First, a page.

• Fourth Revolution takes a break for Christmas…

    Jeremie Averous
    18 Dec 2014 | 3:30 am
    Hi all followers The Fourth Revolution blog is taking a break for Christmas and New Year as I will be travelling through New Zealand’s South Island in a campervan with the family and I can foresee scarce internet connections! Enjoy your year-end festivities..! We will be back early January with new content and thoughts!
  • Where Organization’s Innovations Come From, and How to Foster Them

    Jeremie Averous
    16 Dec 2014 | 3:30 am
    There is a general rule of thumb: “80% of process innovations come from inside companies whereas 80% of product and services innovations come from partners and clients“. The French futurist Denis Ettighoffer underlines: “too often, the utilization of networks by companies remains limited to productivity development rather than the development of creativity processes that are key to the development of value“. I do also observe how much the “not invented here” syndrome, combined with a very low permeability of conventional organization’s borders,…
  • Why Accepting Yourself Will Change the World

    Jeremie Averous
    13 Dec 2014 | 3:30 am
    Building up on our post ‘Why You Need to Accept Yourself First to be Able to Change‘, we can go further and state that being ourselves does not only help ourselves change, but will also change the world. On that, let us quote extensively Carl Rogers from his famous book ‘On Becoming a Person: A Therapist’s View of Psychotherapy‘: “the paradoxical aspect of my experience is that the more I am simply willing to be myself, in all this complexity of life and the more I am willing to understand and accept the realities in myself and in the other person, the…
  • What People Will Remember from You

    Jeremie Averous
    11 Dec 2014 | 3:30 am
    I love that quote: “People will forget what you said, people will forget what you did, but people will never forget how you made them feel”- Maya Angelou. This is true in all sorts of settings, so let’s review a few areas where it is applicable: When doing public talks or presentations, the real important experience lies at the emotional level. This requires physical comfort, and creating strong emotions in the audience, either through stunning experiences and images, or by referring to people’s own emotional-laden issues. When creating art, paintings, writing a book or…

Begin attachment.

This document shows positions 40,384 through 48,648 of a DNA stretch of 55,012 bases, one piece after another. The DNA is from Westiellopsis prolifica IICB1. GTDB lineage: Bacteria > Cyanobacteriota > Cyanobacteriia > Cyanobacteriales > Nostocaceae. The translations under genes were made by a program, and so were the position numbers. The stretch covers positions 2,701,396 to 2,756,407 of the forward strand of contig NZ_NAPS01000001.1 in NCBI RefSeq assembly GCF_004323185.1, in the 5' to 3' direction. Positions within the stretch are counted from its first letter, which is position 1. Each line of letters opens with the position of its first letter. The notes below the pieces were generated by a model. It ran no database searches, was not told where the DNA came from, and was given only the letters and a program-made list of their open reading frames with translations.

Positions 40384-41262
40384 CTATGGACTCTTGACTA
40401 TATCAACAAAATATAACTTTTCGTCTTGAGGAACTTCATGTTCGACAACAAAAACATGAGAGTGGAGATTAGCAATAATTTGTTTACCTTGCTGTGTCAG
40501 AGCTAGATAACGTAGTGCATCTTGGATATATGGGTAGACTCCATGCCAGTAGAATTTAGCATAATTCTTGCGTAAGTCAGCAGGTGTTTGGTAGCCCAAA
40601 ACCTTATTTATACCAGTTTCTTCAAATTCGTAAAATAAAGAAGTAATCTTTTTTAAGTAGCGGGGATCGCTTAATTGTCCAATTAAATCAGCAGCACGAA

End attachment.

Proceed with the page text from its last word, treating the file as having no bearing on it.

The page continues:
• Why ‘Relationship Capital’ Becomes Essential for Organizations

    Jeremie Averous
    9 Dec 2014 | 3:30 am
    “The modern company becomes a relationship organization and thus needs to develop a relationship capital” says the French futurist Denis Ettighoffer, “The methods whereby ideas and related value are created in the Collaborative Economy have nothing to do with the traditional productivity enhancement methods. In the networked organization, the relationship logic replaces departmental and functional logic“. Furthermore, “The continuous expansion of knowledge creates a rupture in the way wealth is apprehended. What creates value is not any more the physical side of…
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    Futurist.com: Futurist Speaker Glen Hiemstra

  • Venus would be lovely

    Glen Hiemstra
    21 Dec 2014 | 3:46 pm
    Floating Ships Above Venus, as envisioned by NASA Langley Personally I’d love to see a mission like this to Venus – why not, before the 21st Century is over? Think big. Think awesome. See a full story of the mission here. The post Venus would be lovely appeared first on Futurist.com: Futurist Speaker Glen Hiemstra.
  • Future Oil Prices Trending Down

    Glen Hiemstra
    8 Dec 2014 | 3:53 pm